Ballonets are bags of air inside the lifting body of the airship.

I have read about Zeppelin NT, a semi rigid helium filled airship. It uses ballonets to maintain constant over-pressure inside the aerostat. I can't see how this airship would use ballonets to ascend/descend. However it has swiveling engines and actually takes off heavier than air.

I have read that ballonets were also used to control altitude of an airship. However I can't see how it could work since air is neutrally buoyant in air. Maybe in older airships the air in the ballonets was slightly pressurized to make them heavier. Maybe on the landing hydrogen was released and ballonets were filled with air to maintain constant pressure.


2 Answers 2


The NT, being semi rigid, does not work like a balloon where buoyancy of the airship is controlled by adding or releasing helium. The quantity of helium carried is set at the beginning of the flight, and is set so that the aircraft is heavier than air. Vertical motion is then controlled by engine power. Buoyancy control is not the ballonet's purpose.

Ballonets are used to maintain constant pressure in the hull, as this is required for structural integrity. Whatever additional volume is required beyond that consumed by the helium carried is filled by air pumped into the ballonets. This air may also be released to control pressure as the craft ascends, and pumped back in as the craft descends. The hull is not designed to be pressurized beyond 5mbar.

Zeppelin GMBH technology

Envelope - Non-flammable Helium, contained in a high strength, multi-layered laminate, provides the necessary lift. The envelope pressure is maintained at only 5mbar above atmospheric. Air chambers, the so-called “Ballonets” help to keep a constant interior pressure at all flight altitudes, and maintain a rigid hull.

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    $\begingroup$ Reading the answers again this one seems valid and better corresponds to the current question title. The other answer is also good but I should probably post second more general question. Probably too general for the stack exchange $\endgroup$ May 29, 2018 at 19:27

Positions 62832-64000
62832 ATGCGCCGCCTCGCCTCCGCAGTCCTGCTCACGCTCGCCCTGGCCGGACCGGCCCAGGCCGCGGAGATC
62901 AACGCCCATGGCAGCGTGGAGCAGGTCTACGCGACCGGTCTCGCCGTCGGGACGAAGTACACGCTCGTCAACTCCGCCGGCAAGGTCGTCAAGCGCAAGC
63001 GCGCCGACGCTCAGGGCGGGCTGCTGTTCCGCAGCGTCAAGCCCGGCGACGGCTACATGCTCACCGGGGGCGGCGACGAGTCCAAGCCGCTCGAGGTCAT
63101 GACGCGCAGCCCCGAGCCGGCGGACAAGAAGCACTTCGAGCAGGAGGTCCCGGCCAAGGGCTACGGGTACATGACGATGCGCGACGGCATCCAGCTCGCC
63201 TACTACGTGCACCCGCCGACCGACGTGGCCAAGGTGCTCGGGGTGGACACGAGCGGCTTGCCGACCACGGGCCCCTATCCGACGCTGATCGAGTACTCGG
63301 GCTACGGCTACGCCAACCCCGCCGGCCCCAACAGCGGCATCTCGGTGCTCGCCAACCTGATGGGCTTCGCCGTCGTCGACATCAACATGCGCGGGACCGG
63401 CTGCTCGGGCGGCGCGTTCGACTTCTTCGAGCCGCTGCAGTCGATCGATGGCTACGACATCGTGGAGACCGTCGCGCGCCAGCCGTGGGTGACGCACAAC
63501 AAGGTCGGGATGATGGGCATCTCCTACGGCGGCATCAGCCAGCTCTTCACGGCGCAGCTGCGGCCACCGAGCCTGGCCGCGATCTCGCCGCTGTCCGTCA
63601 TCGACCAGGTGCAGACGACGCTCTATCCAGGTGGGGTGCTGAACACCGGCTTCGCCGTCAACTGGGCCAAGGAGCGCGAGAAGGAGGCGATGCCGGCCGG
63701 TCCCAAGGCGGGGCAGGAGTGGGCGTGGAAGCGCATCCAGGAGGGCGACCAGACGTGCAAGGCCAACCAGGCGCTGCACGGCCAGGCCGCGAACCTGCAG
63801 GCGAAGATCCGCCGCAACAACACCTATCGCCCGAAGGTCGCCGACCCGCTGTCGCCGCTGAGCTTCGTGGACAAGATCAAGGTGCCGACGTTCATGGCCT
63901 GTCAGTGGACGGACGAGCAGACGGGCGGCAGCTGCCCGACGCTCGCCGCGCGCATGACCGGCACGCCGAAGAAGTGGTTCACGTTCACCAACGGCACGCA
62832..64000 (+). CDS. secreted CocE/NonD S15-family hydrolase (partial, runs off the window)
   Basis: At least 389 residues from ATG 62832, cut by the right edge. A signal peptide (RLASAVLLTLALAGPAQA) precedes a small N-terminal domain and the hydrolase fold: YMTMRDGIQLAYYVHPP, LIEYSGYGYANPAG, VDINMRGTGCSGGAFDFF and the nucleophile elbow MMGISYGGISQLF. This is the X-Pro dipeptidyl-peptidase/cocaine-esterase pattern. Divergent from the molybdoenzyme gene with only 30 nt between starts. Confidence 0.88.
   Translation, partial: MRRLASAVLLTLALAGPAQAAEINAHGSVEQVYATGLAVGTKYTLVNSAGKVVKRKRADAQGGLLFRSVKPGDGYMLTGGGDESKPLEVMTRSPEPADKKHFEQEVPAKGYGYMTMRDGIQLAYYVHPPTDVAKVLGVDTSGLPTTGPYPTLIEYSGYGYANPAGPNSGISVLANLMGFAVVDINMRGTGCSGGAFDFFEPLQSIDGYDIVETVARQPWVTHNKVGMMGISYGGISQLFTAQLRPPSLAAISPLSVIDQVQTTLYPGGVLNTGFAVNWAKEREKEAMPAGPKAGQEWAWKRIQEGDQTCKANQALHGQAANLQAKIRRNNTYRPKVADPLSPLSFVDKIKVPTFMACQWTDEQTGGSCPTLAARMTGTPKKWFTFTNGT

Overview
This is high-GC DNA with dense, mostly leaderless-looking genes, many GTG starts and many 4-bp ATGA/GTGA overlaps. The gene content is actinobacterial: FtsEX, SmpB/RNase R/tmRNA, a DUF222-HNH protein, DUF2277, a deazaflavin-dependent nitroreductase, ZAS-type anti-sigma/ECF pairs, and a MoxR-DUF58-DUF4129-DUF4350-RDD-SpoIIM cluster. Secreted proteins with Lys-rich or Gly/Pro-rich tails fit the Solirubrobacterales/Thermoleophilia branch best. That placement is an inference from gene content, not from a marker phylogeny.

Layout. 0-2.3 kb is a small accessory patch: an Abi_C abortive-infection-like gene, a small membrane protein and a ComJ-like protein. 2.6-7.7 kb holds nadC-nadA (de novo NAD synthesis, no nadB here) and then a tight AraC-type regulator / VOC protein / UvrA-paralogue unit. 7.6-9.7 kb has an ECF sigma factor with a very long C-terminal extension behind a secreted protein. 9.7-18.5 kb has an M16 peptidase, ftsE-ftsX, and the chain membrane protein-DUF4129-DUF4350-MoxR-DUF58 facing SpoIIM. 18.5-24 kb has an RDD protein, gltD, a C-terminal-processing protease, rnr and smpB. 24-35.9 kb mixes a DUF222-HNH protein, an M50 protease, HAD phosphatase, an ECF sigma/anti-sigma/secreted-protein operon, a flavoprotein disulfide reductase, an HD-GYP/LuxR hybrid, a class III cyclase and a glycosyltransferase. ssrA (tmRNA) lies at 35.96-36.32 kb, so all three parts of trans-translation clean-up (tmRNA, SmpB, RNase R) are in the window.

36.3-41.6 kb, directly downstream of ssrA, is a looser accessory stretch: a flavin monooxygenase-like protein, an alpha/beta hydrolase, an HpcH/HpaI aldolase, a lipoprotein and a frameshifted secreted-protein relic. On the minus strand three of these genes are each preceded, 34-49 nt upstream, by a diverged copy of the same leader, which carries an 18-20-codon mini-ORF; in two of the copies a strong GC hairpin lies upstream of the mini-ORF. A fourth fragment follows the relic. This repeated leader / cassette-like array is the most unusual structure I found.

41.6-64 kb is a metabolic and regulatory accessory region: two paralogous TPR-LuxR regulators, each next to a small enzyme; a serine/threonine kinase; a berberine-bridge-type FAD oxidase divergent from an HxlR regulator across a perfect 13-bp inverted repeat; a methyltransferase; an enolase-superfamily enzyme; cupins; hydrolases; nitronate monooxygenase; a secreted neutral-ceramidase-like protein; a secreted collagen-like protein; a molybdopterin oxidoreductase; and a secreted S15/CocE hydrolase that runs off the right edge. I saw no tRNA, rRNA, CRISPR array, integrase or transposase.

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    $\begingroup$ I have flown an NT. I believe this is the correct answer. $\endgroup$ Jan 12, 2021 at 17:18

It's one of the ways it can control altitude. Ballonets work quite well, including in modern airships.

What they do is allow the helium inside the airship to take less than its full volume, by taking up the rest of the airship's volume with air. Buoyancy comes from space where you don't have air, and displacing helium with air reduces that space.

Ascending requires having more helium volume, descending less helium volume. Since the same amount of helium takes more volume at high altitude (less pressure), it works out without a need to vent it.

For an easy analogy, take a submarine. It can float because it's filled with air. Replace some of that air with water - fill the ballast tank - and it sinks. In an airship, outside air acts like water. Water is neutrally buoyant in water, but it reduces the space filled with positively buoyant air.

Think of the ballonets as ballast tanks. The only difference is that helium isn't discarded, since it's difficult to replace. Expanding the ballonets compresses the helium a bit, but just for a moment, the airship then sinks to where outside pressure is higher, restoring the equilibrium. That small temporary pressure change is easily exerted with blowers.

Alternately, after altitude is changed aerodynamically in forward flight or with propellers, the ballonets need to be expanded or reduced in size to match the new external pressure.

In the picture below, see how the volume of the airship is part helium and part air:

Ballonet schematic


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